Rave chaos at old airfield
By thisisdevon – 01 July 2002
Police turned away around 5,000 people from an illegal rave on a disused Devon airfield where hundreds more had camped out.
About 150 officers were drafted in over the weekend to stop the revellers, who had been drawn to the area for the Glastonbury Festival, invading Smeatharpe Airfield near Honiton.
And today police patrols were on the lookout in Somerset for travellers leaving Glastonbury and heading to the airfield.
On Saturday night police estimated around 700 people were camped out on the private land near the village.
By this morning there were still around 200 revellers and police were hoping the unofficial gathering would end later today.
They would not say whether they were planning to remove the revellers by force, but confirmed officers were still at the scene and were monitoring the situation.
New security measures at the Glastonbury Festival meant thousands of people, particularly travellers, looked for alternative venues in the South West. Two years ago the festival was overrun by gatecrashers and organisers were ordered to increase security to stop dangerous overcrowding of the site.
This year people without tickets were faced with an inpenetrable security fence and were turned away.
At the illegal gathering at Smeatharpe – which had been advertised on the internet – nine people were arrested for possession of controlled drugs, assault, obstructing a police officer, theft of a vehicle, disqualified driving and drink driving.
A van driver allegedly drove at speed towards a BBC film crew half a mile from the site.
All roads were sealed off but 200 vehicles were parked at the airfield.
Police had to remove six vehicles, including a double decker bus, for causing an obstruction.
They also received complaints from residents about noise and people in their gardens, but overall problems were described as “low-key”.
A police helicopter flew over the site broadcasting a message telling people to leave.
Resident Andrew Longbottom, who lives at Rose Cottage in the lane directly alongside the airfield, feared it might become a repeat of a rave 11 years ago.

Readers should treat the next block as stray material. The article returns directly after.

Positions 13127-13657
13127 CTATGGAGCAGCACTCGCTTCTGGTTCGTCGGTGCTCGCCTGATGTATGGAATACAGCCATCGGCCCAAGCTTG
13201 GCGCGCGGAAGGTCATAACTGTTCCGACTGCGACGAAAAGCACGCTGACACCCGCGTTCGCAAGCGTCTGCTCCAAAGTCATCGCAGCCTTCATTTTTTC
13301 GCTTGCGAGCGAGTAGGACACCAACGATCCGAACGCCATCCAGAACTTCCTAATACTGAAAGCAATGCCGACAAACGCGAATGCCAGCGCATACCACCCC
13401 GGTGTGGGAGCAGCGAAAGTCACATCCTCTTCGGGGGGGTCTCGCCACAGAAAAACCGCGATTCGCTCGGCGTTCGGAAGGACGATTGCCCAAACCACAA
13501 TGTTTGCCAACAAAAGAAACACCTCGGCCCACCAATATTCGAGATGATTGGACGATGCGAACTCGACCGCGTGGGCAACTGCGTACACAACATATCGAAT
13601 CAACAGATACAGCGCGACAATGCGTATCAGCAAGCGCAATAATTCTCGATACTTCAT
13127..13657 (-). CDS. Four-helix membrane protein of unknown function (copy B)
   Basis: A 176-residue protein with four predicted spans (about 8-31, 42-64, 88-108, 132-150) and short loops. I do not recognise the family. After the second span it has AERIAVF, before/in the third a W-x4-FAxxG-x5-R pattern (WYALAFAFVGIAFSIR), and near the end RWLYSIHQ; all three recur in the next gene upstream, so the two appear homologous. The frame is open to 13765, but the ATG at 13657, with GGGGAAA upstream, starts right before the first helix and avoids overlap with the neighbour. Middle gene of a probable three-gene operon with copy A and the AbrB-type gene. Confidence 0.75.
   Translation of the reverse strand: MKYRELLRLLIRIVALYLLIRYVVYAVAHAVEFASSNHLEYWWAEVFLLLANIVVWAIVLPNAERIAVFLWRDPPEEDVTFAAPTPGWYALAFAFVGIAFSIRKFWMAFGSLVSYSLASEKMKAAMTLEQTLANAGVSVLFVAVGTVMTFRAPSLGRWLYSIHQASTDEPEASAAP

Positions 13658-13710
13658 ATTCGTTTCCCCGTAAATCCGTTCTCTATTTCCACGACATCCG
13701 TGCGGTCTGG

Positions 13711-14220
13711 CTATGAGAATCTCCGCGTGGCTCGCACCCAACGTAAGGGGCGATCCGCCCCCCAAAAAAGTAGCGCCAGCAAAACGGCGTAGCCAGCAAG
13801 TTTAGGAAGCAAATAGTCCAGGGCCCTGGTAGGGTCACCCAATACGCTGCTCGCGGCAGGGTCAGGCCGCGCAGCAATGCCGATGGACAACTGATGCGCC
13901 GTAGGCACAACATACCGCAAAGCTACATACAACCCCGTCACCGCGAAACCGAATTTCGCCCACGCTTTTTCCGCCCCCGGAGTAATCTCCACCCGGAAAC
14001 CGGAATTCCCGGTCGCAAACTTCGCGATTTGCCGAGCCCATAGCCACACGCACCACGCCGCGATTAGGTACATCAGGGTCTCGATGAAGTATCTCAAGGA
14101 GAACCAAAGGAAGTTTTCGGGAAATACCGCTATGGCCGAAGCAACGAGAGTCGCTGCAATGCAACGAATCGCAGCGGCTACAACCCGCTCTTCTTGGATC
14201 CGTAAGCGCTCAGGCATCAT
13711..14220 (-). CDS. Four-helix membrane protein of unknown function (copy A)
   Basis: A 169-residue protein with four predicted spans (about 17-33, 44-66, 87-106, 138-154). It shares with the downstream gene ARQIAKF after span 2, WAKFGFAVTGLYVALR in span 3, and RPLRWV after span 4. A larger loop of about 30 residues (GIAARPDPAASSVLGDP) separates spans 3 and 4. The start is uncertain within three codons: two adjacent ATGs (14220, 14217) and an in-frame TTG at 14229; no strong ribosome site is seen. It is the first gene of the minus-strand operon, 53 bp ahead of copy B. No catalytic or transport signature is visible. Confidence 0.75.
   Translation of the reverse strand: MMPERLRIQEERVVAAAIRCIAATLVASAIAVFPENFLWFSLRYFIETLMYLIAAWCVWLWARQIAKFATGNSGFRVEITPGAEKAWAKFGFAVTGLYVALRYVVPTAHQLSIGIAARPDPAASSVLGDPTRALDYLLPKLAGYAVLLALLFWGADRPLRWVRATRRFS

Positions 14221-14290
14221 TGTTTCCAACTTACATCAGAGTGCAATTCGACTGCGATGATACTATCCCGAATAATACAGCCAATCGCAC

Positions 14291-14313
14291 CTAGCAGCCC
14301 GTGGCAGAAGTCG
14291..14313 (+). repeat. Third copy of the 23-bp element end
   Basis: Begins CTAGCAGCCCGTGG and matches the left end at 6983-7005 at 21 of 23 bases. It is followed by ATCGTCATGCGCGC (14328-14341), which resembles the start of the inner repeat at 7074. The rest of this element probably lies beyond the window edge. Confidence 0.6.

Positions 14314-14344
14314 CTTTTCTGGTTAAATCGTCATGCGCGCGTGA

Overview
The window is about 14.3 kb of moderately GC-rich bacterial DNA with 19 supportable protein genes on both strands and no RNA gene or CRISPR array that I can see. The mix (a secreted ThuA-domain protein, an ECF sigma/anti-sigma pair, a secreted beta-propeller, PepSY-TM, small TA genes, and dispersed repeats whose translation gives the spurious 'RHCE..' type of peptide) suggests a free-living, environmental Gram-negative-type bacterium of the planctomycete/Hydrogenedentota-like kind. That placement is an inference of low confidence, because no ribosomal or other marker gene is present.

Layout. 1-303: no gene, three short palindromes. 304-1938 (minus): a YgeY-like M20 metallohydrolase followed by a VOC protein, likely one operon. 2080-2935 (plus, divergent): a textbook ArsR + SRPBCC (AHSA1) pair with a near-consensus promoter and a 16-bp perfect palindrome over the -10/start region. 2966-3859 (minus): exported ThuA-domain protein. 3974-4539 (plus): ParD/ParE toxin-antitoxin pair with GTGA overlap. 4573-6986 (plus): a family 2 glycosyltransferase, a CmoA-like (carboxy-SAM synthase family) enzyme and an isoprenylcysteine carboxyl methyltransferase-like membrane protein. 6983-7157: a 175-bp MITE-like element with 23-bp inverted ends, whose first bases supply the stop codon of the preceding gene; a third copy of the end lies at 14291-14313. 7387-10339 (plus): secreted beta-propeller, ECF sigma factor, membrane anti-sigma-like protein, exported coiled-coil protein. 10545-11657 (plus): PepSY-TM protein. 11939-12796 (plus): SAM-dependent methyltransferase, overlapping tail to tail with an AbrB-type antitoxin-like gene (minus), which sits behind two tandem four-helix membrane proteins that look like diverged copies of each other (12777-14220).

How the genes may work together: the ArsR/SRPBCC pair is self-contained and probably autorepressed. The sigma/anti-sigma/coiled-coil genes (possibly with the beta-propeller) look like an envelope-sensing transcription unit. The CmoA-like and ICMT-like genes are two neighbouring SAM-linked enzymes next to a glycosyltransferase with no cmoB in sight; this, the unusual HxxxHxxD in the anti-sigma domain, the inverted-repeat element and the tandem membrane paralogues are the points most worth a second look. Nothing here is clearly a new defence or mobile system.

He said: “I was here 11 years ago when they smashed all my lorries up. They’ve already ripped the fence down and damaged some of my property.
“Its quite frightening because there is very little you can do to stop them. They are pinching property and pinching fuel.
“And there are definitely drugs. I’ve seen needles strewn all over the fields.
“And then there is the problem with human excrement because there are no toilets.
“The worst of it all is some of them don’t just stay for the weekend. Last time an injunction had to be raised to get them to shift.”
Brenda Brooks, who lives a couple of hundred yards along the road, was also concerned the ravers would get out of hand.
She said: “I do object to them being here. There is no evidence that they are aggressive yet but once they start popping too many pills who knows what will happen.”
Other residents though were less concerned.
Richard Price, who lives 400 yards away from the rave site, said: “It can be a bit noisy but they generally keep themselves to themselves. My only concern is how they leave the site. If they leave it clean I’m happy for them to be here.”
Farmer Keith Sparks, who farms a mile from the site at Churchingford, said: “It feels like we have been invaded.
“It’s all right if these things are organised properly, but this has caught us on the hop.”
Mr Sparks said the travellers had parked their vehicles on the narrow lanes, making it difficult for his tractor and trailer to pass.
Some travellers drove down his private farm lane, cut through a padlock and drove into one of his fields in a bid to get to the site without encountering the police blockade.
He added: “I had livestock in those fields and they left the gate open.
“They had moved an old dung spreader to get through.
“My son and I did not want to confront them on our own, so we asked the police to help.
“I have lived here all my life and remember the last rave, but it wasn’t as serious as this.”
One of the ravers, Jim Thompson, who had travelled down from Bristol and came to Smeatharpe after failing to get into Glastonbury Festival, said: “We’re only here to party and enjoy ourselves. I don’t see why people object. Most of us are peace-loving and we just want a good time.”
Most of the ravers learned about the Devon event on a website. Buzz Pritchard, from Cheltenham, said: “It’s an alternative to Glastonbury and we found out about it on the web. I think the police presence is just making things worse. What’s the point of sealing off the roads when we can just park elsewhere and walk over fields and through rivers to get here.”
Police press liaison officer Sergeant Dave Anning said: “Our primary concern is public safety. There are no facilities or even toilets down there. But over 100,000 people have been turned away from Glastonbury and we want to prevent them using this site as an alternative.”
Police have the powers to remove people from the site under legislation introduced in the 1990s designed to outlaw similar raves and large gatherings.